Fish sticks are what happens when you have a lot of fish, not enough fish eaters, and a dash of technology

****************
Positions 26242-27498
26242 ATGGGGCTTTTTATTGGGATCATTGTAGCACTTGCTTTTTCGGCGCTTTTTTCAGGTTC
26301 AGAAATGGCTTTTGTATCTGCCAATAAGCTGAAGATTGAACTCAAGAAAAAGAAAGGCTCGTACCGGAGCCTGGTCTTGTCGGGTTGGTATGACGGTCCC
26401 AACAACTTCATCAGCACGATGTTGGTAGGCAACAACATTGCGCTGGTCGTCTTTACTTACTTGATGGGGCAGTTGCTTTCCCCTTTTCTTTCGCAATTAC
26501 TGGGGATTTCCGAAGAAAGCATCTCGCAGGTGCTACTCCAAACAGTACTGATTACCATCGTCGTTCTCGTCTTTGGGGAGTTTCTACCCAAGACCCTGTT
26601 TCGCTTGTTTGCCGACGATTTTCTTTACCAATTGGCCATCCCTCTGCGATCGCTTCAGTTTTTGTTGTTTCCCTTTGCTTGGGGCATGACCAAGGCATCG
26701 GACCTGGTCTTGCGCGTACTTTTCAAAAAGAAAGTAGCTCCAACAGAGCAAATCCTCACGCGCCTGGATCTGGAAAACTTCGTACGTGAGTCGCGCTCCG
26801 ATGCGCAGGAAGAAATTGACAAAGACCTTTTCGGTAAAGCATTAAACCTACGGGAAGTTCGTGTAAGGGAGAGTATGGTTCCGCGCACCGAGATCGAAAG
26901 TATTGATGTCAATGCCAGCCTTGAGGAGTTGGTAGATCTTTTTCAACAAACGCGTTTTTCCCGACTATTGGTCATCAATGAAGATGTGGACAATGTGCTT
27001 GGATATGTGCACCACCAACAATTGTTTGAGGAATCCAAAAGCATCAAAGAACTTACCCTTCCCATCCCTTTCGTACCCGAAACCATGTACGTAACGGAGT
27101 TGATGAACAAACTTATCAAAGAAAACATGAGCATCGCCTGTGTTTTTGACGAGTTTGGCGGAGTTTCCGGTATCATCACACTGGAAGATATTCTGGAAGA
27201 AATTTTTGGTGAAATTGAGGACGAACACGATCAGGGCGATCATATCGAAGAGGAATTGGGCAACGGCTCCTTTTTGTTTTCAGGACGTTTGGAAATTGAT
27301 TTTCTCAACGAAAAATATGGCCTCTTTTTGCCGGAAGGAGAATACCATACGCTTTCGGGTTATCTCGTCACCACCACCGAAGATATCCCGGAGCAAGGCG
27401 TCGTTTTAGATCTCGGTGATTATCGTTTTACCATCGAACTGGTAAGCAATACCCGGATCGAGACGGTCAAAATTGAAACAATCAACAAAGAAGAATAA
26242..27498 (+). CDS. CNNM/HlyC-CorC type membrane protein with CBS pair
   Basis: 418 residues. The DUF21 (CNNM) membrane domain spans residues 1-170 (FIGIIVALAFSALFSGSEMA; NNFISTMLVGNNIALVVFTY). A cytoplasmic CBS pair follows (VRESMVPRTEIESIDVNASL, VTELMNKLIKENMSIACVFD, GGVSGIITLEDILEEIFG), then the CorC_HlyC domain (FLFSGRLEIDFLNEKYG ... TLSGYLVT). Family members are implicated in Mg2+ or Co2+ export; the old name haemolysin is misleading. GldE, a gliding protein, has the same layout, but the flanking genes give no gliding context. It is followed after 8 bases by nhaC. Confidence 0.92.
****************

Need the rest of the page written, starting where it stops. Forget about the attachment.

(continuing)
Have you ever wondered how fish sticks—those battered, deep-fried uniform fingers of fish—came to be so ubiquitous? In a new story, Hakai magazine traces the peculiar history of the peculiar product, which, like so many modern conveniences, is the result of tech advancement and industrialization following the Second World War. As commercial catches grew in size, the seafood industry turned to freezing fish to prevent spoilage. That came with its own issues: Depending on the method, freezing might leave fish mushy, or it would result in a solid block of fillets that were challenging to sell and cook. Enter the mass fish stick production process: Using X-ray machines, saws, and deep-fryers, companies could make bone-free, finger-sized, fried tenders of fish, marketed as an easy and tasty way to consume more seafood. The rest is history.

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